* Genuine questions from genuine open-minded seekers, as in, not questions for the sake of being irritating!

I list these with the clear understanding that no apologetics ministry is infallible, and that all statements of faith must be measured against the Word of God (the Bible). I am also a  firm believer in academic freedom-of-thought, where all views deserve a reasonable voice in discourse.

If you have any suggested apologetics links, feel free to list them in the comments boxes. Be aware that more than one or two links will probably result in your comments being filtered for moderation / spam!

Creation Ministries International (Australia)

Creation: Frequently Asked Questions (Australia)

Creation Magazine (Australia)

Leadership U

Master Books

Every Student

Alien Intrusion (Australia)

Christian Answers

Josh McDowell

Institute for Creation Research

Probe Ministries

Archaeological Diggings Magazine

Ancient Days

Tekton Apologetics Ministry

Messiah Comes

Koorong Books – Academic (Australia)

Biblical Hermeneutics (Australia)

Kevin Conner E-Store (Australia)

RZIM

There are many, many books available on apologetics topics. Some books that I have read and found helpful are:

More than a Carpenter by Josh McDowell and Sean McDowell

The Jesus I Never Knew by Philip Yancey

The Case for Christ by Lee Strobel

In Six Days edited by John F. Ashton

The Creation Answers Book by Don Batten et. al.

Jesus Among Other  Gods by Ravi Zacharias

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Identity Semi-Crisis

February 18, 2010

*Facebook readers are invited to view the original post. Simply go to http://darthmaulmakesmesmile.wordpress.com/2010/02/18/identity-semi-crisis/.*

Maybe it’s just the cold and flu medicine speaking, but I am having one of those weird pondering and musing weeks. Well, I guess it’s not that weird and unusual for me. It’s something akin to an identity crisis, I suppose.

Here’s my life in a series of confusing something-or-others. Paradoxes?

Warning: gross generalisations to follow. And I’m not attacking any one individual or person. Actually, I’m not attacking anyone, full stop. Please read it in the semi-amused observational curious questioning tone in which I have pondered it!

  • I’m in my late 20s, married with two school aged children. Few other late-20 something woman I know in my friendship circles have children as old as mine. In fact, few of them are in relationships, and those that are don’t necessarily have children. Those that do have children have newborns. The fellow mums of my children’s classmates seem to average in their mid-30s to mid-40s. I am not trying to be ageist, so please don’t take it that way. It just occurs to me that I don’t really fit in anywhere in my peer circles. As far as school mums go, I’m the little kid Gen Y who likes abrasive rock music and comical t-shirts and jeans and knows how to use computers. As far as my fellow 20-somethings go, I’m the socially malfunctioning old housewife who can’t afford an iPhone and who can’t go out on most nights because my kids go to bed early and my husband works late. (Being a mum is tiring work!)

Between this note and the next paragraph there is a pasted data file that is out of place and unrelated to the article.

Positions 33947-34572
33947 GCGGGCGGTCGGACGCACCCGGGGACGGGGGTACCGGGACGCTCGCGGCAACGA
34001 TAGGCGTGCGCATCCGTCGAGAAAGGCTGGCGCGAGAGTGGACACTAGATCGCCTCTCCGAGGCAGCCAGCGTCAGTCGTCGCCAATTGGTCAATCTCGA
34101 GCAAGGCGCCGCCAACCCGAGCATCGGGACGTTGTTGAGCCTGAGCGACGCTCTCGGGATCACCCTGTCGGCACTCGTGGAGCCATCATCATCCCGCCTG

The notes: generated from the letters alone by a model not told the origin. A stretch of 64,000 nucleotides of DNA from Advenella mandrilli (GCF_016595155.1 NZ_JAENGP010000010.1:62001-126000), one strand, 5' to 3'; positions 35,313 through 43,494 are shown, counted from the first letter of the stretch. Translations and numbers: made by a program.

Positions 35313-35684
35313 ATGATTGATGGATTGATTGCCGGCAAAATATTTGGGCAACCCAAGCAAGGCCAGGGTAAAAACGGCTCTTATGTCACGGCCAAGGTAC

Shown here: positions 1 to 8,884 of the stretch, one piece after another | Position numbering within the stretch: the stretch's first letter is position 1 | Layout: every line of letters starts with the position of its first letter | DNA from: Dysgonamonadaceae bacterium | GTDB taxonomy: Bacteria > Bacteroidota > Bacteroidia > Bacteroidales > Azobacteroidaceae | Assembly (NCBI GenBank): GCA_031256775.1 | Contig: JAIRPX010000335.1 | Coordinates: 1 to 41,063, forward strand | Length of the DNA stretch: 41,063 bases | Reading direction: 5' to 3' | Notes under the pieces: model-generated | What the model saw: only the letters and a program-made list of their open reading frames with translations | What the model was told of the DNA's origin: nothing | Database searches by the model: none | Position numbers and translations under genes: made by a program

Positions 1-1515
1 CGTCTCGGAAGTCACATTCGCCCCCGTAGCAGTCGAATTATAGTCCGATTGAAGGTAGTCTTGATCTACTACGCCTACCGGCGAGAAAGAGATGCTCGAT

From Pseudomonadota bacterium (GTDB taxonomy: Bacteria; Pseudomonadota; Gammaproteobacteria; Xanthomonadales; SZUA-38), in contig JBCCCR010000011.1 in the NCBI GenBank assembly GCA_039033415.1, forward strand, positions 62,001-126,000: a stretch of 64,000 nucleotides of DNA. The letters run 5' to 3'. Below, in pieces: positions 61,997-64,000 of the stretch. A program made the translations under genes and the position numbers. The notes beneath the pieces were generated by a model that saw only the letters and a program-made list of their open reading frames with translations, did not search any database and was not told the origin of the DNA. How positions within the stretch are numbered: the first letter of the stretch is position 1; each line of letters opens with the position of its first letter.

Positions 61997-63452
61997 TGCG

• As far as the 20-something mums go, most of them don’t appear interested in what I have to offer them as a fellow mother who is slightly ahead of them on the journey of parenthood. They seem to have a preference for asking their single, unmarried, non-parent peer friends for input than a mum with school aged kids who’s been-there, done that. Perhaps parenting styles and methods have changed a lot in the last eight years. Let’s face it, my hippy-esque preference for carrying the baby, raising the kids vegetarian, feeding babies on demand, and breastfeeding for almost two years doesn’t mesh well with the controlled feeding, timed, early introduction of solids, everything by-the-clock inflexible routines promoted in inexplicably popular parenting books.
  • I’m a country town girl living (rather miserably) in the suburbs.
  • I’m an ex-Catholic, ex-New Age, born again Spirit filled follower of Jesus. To the Catholics in my life, I probably come across as a bit over-enthusiastic about the whole Jesus thing. To the New Ager friends, well, they’re pretty open minded but understandably skeptical about Jesus followers. To the born againers, I’m potentially dangerous. (Insert LOL here.)
  • I find I feel closest to God when I am out in the peace and solitude of rural and bushland Australia, where I can listen to the birds, feel the wind in the trees, smell flowers, touch the earth, watch the clouds rolling across the sky. Somehow I have ended up in a non-denominational Pentecostal mega-church of several thousand believers. For many of them, they feel closest to God in the community of believers. The loud, musically oriented community of believers! (It is a brilliant Christian community and I love it.)
  • I am an outdoorsy person who has myriad allergies to plant pollens, animals and pollution. Sigh!
  • I am a quiet person who gets a kick out of public speaking.
  • I’m the token born-again Christian in an extended family of Catholics,  lapsed Catholics, New Agers and Atheists.
  • I am an artsy, writing-loving person who doesn’t seem to have heaps of talent in either area.
  • I want to be cool but I’m a nerd.
  • I’m a lacto-ovo vegetarian who grew up in beef and dairy-farming country.
  • I detest blind ritualism but I choose to celebrate the old Catholic feasts on which I was raised: Easter, Advent, Christmas, and Lent.
  • I’m pretty sure God has been speaking to me about my need to spend this year in a recovery and restoration mode: taking time out to pray, to study the Bible, to not exhaust myself in church activities, to focus on my children and my university studies. So it sometimes confuses me when other Christian women suggest that I am not involved enough in church and Christian activities. Is not following God’s word to me for this season greater than going along with the crowd?